Poker with Doug Casey

Some say, for good reason, that speculating in the junior resource sector is like gambling in a casino. I don't disagree with that statement, but there's one huge difference between the two: on the stock exchange, you can tilt the odds in your favor.

How? By following the right people in the sector.

We had a great collection of people at the Casey Summit in sunny Tucson, Arizona, that just concluded last week. Even though we've had many fantastic Summits over the years, this one was hands-down the best one so far. From Ron Paul to Don Coxe, the list of interesting speakers and the way the attendees could get access to them were next to none. If you weren't able to be at the conference, I highly recommend the Summit Audio Collection, a full recording of the entire Summit.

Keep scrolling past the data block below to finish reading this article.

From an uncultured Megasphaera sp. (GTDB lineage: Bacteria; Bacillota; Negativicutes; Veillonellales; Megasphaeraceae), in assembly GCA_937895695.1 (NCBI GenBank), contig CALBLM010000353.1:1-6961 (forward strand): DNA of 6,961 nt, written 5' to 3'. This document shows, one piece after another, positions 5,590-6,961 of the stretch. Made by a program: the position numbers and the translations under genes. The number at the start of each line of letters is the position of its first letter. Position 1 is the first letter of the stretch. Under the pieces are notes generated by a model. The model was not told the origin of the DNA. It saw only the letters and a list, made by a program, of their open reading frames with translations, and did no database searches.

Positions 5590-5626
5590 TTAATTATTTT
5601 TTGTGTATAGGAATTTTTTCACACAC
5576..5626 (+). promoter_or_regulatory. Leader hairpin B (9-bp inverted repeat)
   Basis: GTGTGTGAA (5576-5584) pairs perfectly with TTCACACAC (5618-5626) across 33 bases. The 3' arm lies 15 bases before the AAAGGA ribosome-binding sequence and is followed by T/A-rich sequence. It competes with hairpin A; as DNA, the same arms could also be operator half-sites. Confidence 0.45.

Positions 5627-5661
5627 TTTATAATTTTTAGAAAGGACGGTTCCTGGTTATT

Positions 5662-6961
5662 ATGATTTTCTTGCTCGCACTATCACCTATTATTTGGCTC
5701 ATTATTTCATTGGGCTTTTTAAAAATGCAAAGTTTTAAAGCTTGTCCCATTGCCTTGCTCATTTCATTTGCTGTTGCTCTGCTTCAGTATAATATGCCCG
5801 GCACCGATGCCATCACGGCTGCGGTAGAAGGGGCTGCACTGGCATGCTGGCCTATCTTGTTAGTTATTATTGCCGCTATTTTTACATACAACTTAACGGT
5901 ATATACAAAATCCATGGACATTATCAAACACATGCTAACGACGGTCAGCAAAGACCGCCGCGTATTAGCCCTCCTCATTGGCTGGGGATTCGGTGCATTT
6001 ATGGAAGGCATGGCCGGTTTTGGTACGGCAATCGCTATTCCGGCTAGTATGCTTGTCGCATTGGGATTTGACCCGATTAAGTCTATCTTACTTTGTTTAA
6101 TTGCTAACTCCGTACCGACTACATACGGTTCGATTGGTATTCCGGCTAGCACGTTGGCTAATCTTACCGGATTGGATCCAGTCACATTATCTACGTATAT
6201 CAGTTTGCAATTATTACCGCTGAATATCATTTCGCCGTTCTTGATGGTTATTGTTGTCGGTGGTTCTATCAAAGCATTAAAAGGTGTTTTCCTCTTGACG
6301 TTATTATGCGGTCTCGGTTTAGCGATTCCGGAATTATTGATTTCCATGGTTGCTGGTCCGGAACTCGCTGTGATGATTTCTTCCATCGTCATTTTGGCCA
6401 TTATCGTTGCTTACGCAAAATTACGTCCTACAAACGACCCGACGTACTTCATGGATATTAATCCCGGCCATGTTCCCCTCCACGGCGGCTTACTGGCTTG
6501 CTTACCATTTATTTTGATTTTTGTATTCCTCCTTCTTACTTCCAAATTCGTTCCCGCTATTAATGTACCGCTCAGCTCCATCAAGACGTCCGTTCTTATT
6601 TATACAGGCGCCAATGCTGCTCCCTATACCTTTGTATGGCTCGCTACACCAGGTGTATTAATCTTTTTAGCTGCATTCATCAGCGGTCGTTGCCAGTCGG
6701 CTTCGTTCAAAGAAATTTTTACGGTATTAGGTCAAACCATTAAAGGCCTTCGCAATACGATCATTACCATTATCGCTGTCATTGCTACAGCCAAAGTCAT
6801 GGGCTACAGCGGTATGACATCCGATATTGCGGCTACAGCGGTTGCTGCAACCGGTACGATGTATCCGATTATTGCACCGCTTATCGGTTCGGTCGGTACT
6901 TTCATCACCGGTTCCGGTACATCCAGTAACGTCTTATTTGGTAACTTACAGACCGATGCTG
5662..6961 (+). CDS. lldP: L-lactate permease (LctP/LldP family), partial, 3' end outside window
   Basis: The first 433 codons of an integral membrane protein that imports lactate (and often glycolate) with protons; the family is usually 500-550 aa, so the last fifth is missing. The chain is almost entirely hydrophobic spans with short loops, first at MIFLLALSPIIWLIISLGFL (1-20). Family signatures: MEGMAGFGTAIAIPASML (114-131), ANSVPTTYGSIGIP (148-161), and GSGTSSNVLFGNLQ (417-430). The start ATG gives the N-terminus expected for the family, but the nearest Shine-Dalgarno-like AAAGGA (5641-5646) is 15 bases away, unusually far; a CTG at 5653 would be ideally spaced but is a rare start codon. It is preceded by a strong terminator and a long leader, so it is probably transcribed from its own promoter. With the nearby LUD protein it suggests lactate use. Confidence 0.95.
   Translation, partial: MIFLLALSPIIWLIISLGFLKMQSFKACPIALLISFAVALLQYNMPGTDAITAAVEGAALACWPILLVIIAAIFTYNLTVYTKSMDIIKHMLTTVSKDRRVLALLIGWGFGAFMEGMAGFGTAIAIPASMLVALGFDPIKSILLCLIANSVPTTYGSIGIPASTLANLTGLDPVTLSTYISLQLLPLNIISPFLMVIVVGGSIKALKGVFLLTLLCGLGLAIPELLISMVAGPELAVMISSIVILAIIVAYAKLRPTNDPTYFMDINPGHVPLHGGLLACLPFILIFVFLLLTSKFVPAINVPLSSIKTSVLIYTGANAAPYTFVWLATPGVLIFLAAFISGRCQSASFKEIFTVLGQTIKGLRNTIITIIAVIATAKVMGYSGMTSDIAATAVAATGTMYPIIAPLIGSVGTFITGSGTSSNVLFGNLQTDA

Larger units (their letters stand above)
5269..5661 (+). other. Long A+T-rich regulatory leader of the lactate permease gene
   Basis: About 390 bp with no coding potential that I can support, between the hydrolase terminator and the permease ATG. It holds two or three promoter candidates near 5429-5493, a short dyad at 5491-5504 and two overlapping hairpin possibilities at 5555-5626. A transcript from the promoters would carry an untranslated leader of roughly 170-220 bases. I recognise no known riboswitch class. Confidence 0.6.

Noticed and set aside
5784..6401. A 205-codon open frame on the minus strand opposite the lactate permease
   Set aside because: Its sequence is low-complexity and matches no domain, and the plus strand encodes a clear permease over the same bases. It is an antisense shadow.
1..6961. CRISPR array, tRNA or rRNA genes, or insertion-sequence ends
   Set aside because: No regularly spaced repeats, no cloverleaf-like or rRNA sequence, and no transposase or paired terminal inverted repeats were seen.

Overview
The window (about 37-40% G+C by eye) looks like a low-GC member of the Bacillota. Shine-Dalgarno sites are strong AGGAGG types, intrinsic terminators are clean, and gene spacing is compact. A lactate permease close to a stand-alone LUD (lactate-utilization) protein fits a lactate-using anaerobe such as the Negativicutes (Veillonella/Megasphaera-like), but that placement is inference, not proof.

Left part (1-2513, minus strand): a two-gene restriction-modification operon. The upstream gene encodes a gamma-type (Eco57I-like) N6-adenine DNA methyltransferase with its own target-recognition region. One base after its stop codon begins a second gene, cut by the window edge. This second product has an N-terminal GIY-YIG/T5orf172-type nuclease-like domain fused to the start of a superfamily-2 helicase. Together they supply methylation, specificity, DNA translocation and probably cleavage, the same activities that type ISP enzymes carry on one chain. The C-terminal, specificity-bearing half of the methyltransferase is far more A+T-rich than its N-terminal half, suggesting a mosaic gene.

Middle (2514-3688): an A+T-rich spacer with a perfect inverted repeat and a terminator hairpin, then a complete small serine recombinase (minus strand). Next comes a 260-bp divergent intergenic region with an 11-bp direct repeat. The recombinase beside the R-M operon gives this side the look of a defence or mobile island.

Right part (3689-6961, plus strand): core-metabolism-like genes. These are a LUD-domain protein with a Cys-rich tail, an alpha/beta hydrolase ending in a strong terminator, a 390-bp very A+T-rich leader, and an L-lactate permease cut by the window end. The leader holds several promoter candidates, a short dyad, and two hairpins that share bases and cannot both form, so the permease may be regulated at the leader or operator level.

This conference was extra special for me, due to the impromptu Texas Hold 'em tournament late Saturday night. After Ron Paul's talk, thanks to the incredible Casey staff who organized the Summit, a small group including Doug Casey were able to get a room with our own private bartender… and began our night of cards.

Though the buy-in was not intimidating, the pot was more than enough to take the wife on a good shopping spree. As we rounded up our players, John Mauldin, the best-dressed man at the conference, had to bail on us at the last minute. His assistant told me that he had to attend an important meeting with a representative of brewer Dos Equis, which has been approaching John to become the brand's "Most Interesting Man in the World" spokesperson.